Debt Management v. Debt Settlement: What’s Best for You?

(Memphis) It sounds like the perfect plan to get rid of all those credit cards.

“When you talk to them, they say don’t pay your bills,” says Ernie Parrish.

Plus, finding help to get out out of debt is right at your fingertips. A quick Yahoo search pulls up several numbers for so-called Consumer Credit Counseling in Memphis.

However, Parrish of Consumer Credit Counseling Service, says those lines don’t connect to his office.

“It’s some sort of Florida, for-profit organization,” he said.

Confusion about where to turn for money help is one problem, the other is finding a plan that’s right for you. Companies like the one Parrish says is based out of Florida offer what’s called debt settlement.

Typically run by for-profit groups or attorneys, they’ll negotiate a pay-off with your credit card company. Consumers send payments, and the money goes into an account until enough builds up to negotiate a deal.

The downside is that while you’re waiting for that balance to grow, the bills keep coming.

“You’re not paying Chase, so Chase says what’s up, and they take you to court and garnish, and successfully garnish your wages,” explains Parrish.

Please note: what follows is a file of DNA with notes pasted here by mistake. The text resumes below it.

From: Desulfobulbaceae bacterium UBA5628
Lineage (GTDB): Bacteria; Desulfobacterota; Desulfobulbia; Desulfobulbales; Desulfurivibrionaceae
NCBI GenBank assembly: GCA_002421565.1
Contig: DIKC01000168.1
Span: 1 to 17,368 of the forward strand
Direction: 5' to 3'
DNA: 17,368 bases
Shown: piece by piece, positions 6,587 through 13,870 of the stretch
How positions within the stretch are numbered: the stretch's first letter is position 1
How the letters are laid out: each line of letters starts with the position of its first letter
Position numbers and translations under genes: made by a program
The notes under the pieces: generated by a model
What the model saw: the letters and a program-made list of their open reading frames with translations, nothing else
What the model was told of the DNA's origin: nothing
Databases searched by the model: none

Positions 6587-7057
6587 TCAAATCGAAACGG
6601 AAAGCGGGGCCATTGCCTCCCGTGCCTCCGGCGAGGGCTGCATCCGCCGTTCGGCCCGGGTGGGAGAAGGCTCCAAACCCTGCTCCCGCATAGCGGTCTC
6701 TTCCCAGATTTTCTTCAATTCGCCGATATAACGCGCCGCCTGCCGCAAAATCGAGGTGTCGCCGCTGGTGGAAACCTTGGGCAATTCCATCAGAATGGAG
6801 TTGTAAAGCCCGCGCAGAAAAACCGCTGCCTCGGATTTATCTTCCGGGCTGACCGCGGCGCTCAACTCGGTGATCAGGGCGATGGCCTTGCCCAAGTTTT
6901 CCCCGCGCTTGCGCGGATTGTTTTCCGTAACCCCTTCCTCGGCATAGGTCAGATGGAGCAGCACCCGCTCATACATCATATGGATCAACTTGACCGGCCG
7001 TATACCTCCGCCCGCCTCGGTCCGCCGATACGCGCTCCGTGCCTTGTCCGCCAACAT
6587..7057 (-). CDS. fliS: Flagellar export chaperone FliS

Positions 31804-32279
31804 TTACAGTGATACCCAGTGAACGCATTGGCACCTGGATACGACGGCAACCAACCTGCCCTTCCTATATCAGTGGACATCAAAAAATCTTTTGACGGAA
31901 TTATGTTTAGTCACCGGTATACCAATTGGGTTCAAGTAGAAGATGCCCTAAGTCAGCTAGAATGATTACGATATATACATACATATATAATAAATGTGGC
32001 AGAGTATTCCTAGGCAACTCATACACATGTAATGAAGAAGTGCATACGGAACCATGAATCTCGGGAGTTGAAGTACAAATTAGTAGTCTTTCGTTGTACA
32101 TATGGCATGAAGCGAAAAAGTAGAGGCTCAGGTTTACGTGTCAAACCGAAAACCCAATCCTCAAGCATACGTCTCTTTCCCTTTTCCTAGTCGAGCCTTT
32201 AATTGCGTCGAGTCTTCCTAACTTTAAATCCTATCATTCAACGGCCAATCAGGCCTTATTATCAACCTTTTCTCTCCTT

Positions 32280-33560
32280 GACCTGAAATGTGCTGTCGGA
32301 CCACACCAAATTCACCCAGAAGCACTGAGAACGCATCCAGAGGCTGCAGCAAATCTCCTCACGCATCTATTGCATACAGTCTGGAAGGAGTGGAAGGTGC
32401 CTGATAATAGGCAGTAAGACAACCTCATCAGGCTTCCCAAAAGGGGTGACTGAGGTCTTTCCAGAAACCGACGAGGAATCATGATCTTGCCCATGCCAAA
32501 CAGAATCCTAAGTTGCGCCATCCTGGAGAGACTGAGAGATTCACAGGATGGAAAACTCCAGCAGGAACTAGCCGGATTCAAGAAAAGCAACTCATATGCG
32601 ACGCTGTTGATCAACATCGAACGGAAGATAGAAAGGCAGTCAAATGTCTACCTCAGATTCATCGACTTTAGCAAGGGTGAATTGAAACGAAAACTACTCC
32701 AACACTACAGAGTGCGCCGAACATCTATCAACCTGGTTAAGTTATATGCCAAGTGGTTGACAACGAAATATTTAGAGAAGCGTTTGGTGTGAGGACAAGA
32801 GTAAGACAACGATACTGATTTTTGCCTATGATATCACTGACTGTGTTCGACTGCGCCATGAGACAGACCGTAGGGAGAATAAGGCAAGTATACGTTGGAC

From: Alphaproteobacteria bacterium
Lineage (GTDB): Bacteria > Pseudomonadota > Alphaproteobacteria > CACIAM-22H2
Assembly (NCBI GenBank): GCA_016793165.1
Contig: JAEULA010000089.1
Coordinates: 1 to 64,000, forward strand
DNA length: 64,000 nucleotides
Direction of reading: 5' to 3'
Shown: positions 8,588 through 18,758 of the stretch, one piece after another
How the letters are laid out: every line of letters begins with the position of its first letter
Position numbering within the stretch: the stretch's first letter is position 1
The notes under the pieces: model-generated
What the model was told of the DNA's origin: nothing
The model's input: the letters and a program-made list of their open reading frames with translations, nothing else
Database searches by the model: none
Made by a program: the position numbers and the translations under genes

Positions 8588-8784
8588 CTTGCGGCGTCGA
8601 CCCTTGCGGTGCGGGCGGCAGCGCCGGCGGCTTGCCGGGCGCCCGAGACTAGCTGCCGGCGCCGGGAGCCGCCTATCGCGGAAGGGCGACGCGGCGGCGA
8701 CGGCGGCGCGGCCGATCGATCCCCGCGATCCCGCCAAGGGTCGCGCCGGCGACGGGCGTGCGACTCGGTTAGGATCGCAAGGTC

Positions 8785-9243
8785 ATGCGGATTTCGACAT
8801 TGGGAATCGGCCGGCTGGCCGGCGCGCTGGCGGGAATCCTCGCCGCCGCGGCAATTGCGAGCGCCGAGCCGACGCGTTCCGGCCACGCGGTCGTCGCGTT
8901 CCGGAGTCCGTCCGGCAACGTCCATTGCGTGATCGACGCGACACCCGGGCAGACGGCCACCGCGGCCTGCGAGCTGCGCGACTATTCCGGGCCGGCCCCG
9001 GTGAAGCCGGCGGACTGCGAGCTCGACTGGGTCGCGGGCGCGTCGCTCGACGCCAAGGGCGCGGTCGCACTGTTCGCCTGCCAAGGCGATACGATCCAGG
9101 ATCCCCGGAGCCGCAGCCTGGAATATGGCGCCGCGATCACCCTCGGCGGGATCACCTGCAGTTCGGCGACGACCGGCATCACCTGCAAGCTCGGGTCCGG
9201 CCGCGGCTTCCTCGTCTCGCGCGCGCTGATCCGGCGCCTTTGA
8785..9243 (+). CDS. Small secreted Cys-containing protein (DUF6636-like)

Consumer Credit Counseling and other non-profits offer what’s called debt management.

“I’m lowering the payment, and I’m lowering the interest rate, and we get all of our folks paid within five years,” Parrish said about the process.

There’s still a monthly fee and you’re also paying through an agency, but your payments immediately go toward your bills.

Bottom line, it’s important to understand what you’re getting into, so it doesn’t cost more in the long run.

Experts say consumers should also be careful about responding to ads and should ignore cold calls to their house.

More on debt management versus settlement

Q and A from Bankrate.com advisor



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